Some friends recently asked me to help them figure out what was messing with some mouse and rat bait stations they had around the outside of their shop. These are boxes about half the size of a shoe box that contain rat poison and have a small door in one side just big enough for a large field mouse to crawl through. Most mornings they were finding one or more of the boxes tossed out into the yard, evidently by something searching for a midnight snack because of the smell of mice inside them. I put up a trail camera to try to catch a glimpse of the marauder. My nieces also asked me to put up a trail camera overlooking their garden to try to see what has been nibbling off their young cantaloupe plants during the night. All that, and the pesky robins have been going berserk here this week dive bombing anything that moves, evidently in support of fledging chicks. It all takes me back to my high school FFA days when we had pest hunts.
The pest hunting game plan was fairly straightforward. We were all farm kids so mice and rats were killed as we saw them around the barn. We were also hunters and trappers so possums were found squashed along the road or caught in our coon’ traps. We saved the tails from possums, skunks, rats and mice and the heads from pigeons and starlings, and each carried a certain amount of points. At the end of the two or three month contest, the team with the most points won. Bird hunting gigs were the trickiest. Most barns where I grew up were three or four stories tall with hay lofts on each end. There was always a window high in each end of the barn with a ladder running up the inside wall to the window. One hunter would climb each ladder up to the window, turn around and prepare to swat birds as they headed toward the window, all the while somehow holding onto the ladder for dear life. Clubs ranged from badminton rackets to scrap boards with handles nailed to them. And if that wasn’t already hazardous enough, it was all done in the dead of night.
We’d all converge on an old barn well after ten o’clock or so, and since it was winter everyone was dressed in old army jackets and mud boots, except the designated “swatters” at the top of the ladders, who had to dress warmly but in clothing that fit loosely around the shoulders so as not to impede their swing. Once the climbing swatters were in place, the rest of the group on the floor would turn on lights and make as much noise as possible, attempting to roust any birds roosted inside, which would inevitably head for the windows, now guarded by the “swatters.” Snipers (with pellet guns) would begin picking off any drowsy birds still clinging to their perches after the melee began.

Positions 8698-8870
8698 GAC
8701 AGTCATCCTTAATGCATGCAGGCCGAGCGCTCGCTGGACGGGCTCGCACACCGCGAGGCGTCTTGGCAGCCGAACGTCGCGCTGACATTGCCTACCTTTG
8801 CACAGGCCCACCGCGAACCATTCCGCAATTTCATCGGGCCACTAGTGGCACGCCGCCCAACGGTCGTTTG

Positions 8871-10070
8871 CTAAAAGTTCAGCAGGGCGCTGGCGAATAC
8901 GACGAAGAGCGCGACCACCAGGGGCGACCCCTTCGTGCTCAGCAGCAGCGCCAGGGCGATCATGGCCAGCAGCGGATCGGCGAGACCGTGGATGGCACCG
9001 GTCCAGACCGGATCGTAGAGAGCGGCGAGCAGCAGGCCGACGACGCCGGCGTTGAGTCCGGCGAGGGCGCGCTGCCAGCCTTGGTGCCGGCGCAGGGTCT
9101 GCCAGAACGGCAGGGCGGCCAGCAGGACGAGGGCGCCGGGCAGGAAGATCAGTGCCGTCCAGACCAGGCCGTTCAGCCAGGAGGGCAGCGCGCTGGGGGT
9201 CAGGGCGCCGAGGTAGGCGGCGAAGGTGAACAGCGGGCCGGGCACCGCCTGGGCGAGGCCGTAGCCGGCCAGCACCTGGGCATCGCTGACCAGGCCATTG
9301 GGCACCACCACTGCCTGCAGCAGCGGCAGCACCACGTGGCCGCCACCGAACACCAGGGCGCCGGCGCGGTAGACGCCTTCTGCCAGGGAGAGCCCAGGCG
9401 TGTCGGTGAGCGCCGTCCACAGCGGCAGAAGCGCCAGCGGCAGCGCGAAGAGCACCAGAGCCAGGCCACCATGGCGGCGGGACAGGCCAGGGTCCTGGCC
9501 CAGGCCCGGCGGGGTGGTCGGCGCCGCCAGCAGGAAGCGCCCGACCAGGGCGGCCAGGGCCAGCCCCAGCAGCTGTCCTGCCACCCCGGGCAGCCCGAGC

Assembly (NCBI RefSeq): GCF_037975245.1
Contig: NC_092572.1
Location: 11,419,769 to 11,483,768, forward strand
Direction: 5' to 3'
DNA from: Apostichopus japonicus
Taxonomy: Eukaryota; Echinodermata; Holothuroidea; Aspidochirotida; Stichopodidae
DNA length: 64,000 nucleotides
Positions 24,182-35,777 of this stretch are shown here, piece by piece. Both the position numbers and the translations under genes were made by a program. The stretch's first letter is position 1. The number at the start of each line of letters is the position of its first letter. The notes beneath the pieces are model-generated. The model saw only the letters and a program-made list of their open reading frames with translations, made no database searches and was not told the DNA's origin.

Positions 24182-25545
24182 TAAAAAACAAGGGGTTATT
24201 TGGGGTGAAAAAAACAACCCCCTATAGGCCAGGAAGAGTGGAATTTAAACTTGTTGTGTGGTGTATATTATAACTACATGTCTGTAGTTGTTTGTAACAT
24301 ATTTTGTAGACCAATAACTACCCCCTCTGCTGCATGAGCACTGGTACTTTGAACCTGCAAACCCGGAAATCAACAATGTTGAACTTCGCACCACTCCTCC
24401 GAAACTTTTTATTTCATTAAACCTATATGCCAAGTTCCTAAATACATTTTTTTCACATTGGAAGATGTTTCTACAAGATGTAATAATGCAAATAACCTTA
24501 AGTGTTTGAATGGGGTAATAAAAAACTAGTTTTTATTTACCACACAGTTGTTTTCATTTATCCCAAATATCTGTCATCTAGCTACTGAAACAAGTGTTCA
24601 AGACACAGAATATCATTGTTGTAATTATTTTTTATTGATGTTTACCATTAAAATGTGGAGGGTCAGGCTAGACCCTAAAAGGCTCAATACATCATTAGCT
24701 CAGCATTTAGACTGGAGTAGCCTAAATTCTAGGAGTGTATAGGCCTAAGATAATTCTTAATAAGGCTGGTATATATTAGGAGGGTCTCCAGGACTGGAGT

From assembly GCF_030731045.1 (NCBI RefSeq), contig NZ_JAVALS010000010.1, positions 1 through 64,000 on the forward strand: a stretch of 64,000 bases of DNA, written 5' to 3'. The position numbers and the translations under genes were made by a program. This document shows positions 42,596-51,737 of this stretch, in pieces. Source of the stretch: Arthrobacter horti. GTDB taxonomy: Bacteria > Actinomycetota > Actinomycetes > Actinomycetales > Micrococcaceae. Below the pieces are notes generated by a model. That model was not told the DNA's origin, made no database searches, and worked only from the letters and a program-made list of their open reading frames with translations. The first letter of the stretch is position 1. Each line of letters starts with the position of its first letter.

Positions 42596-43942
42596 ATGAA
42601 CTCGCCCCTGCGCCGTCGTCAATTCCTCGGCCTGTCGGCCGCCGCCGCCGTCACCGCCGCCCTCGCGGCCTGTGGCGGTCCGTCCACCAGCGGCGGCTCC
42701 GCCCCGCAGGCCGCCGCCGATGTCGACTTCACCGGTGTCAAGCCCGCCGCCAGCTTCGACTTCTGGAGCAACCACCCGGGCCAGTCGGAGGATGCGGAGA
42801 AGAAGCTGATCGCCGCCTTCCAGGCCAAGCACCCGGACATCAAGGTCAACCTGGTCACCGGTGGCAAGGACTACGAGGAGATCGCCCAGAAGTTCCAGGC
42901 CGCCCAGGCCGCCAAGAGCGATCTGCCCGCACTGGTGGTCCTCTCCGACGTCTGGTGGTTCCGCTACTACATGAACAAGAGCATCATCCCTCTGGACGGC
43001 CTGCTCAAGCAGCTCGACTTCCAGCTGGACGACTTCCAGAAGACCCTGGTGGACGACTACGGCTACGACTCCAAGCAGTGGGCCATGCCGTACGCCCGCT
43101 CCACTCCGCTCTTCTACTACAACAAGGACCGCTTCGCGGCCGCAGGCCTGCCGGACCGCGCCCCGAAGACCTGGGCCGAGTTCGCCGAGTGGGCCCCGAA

Meanwhile, at the tops of the ladders, the action could be fast and furious as startled pigeons and starlings tried to fly out the windows. For starters you only had one hand available to swat as the other was rather busy holding onto a rickety old ladder that you just hoped would not crumble into pieces and dump you into the hay below. These were still the days of small square bales of hay and straw which might have been only a few feet below you, or twenty feet below you depending on how much the farmer had used already. It was pretty dark up there, and with birds often coming at you several at a time, it was impossible to swat them all. The ones you missed either flew around, coming back for a second try, or just hit you in the face from the get-go. In the midst of the assault it could be raining dead pigeon and starling carcasses down on the floor and it wasn’t out of the question to get whacked up side the noggin with one if you were down there. We always tried to make sure the guys on the ground with the pellet guns were the most even-tempered of the group, thereby lessening the chance that one of the guys on the ladders would get shot in the butt for inadvertently beaning someone with a dead bird.
After all the pests were vanquished from a barn, out came the flashlights and it was time to collect the spoils. We’d collect all the bird’s heads, stuff em’ into a bag and go on down the road to the next barn, leaving the neighborhood barn cats quite a feast indeed for allowing us to invade their territory.
How many times have you looked back upon crazy things you did as a kid and wondered how in blazes you ever survived past the age of nine? Every time I drive past a tall barn with windows in each end I stare up at the windows and ask myself “Did we really used to do that?” Well, I’ve lived well past the age of nine and another part of me has to wonder if the world would be a better place today if we just had more pest hunts. Continue to Explore Kansas Outdoors!
Steve can be contacted by email at firstname.lastname@example.org.